Lesson 4, Activity 3
In Progress


38 Min
Lesson Progress
0% Complete
00:00 /

So, let’s go back and talk a bit about redemption just to fill in perhaps from what we did last week. We should do five weeks on redemption, but let’s just kind of zero down on what we believe redemption to be and how we see it in Scripture.

So, you would recall that we use three words that begin with the letter R to describe how we believe the Bible presents redemption: rescue, restoration, and then we add ransom. Now ransom is a means whereby rescue and restoration occurs, particularly in the New Testament. So, let’s go back and look briefly at how rescue, restoration, and ransom are evident in the Old Testament and in the New Testament.

So, rescue is clear. The dominant event in Israel’s history was their rescue from Egypt, when God stepped into their situation as an oppressed people in Egypt and He brought them out. The key passage for you to have in mind is Exodus 6:2–8. The language of redemption is explicitly used to describe what God did. For example, verse 6. God is talking to Moses, and He says, “Say to the Israelites, ‘I am the LORD, and I will bring you out from under the yoke of the Egyptians. I will free you from being slaves to them, and I will redeem you with an outstretched arm and with mighty acts of judgment.’” So, see the language of rescue there. So, you have the idea, “I will free you. I will bring you out.” All of that language indicates that God’s going to come into their situation and bring them out or set them free from that oppression. This idea of being set free or rescued from a precarious situation is also seen when the same language is used to describe God’s rescue of someone from death. And so, the language of redemption is clearly based on that idea of rescue.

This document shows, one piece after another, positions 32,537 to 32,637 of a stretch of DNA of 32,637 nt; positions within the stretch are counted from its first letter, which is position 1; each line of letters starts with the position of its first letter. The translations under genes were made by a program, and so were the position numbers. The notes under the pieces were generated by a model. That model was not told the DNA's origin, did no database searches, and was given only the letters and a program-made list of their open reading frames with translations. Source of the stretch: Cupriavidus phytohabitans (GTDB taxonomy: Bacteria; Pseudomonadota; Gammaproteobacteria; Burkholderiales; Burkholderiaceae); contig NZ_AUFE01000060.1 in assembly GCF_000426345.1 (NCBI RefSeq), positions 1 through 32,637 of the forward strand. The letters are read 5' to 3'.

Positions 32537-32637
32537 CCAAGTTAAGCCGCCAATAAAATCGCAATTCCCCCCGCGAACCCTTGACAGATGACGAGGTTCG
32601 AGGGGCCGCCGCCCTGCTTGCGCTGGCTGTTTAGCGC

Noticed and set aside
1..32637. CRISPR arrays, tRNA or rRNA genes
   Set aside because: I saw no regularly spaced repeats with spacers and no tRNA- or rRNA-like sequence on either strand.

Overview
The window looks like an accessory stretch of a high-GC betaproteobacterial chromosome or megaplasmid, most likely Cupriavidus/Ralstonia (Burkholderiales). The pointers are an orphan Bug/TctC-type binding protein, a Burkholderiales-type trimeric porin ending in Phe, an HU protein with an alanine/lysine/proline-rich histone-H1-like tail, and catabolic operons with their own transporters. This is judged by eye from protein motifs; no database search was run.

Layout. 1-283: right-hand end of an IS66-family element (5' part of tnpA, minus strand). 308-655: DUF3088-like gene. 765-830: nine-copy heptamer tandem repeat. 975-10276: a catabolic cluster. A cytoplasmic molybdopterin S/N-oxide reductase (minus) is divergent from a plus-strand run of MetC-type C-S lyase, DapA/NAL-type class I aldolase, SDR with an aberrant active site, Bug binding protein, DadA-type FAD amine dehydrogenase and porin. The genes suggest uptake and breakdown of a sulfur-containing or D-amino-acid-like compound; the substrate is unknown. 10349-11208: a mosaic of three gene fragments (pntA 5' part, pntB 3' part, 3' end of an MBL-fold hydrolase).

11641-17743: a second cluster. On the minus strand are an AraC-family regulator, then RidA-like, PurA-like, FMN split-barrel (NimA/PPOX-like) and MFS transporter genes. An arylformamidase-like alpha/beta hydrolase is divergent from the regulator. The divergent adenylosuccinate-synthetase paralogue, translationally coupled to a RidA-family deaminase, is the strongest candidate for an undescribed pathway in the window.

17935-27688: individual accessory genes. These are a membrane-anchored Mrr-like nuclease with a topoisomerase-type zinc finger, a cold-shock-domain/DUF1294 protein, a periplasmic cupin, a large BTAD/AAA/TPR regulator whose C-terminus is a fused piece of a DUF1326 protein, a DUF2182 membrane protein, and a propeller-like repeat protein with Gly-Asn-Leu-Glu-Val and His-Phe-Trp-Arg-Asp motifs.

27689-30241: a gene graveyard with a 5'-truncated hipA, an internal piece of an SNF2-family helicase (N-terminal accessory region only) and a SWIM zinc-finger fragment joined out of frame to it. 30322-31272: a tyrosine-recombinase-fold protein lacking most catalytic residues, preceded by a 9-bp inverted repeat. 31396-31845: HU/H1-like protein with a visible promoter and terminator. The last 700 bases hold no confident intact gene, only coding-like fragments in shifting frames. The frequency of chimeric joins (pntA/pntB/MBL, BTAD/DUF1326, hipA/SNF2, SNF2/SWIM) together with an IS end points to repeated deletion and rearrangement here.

What about restoration? Where do we see that? Well, certainly in the Exodus narrative. God rescues His people from Egypt, and He restores them to the place that He had promised to Abraham, to Isaac, and to Jacob. They never possessed that place. In fact, the Scripture is clear that Abraham and his descendants, although they occupied the territory, never claimed it as their own. They were like wandering peoples in the region. But nonetheless, that’s the land He had promised them. So, God restores them to that place; not yet as a nation, but as a people as He brings them out of Egypt.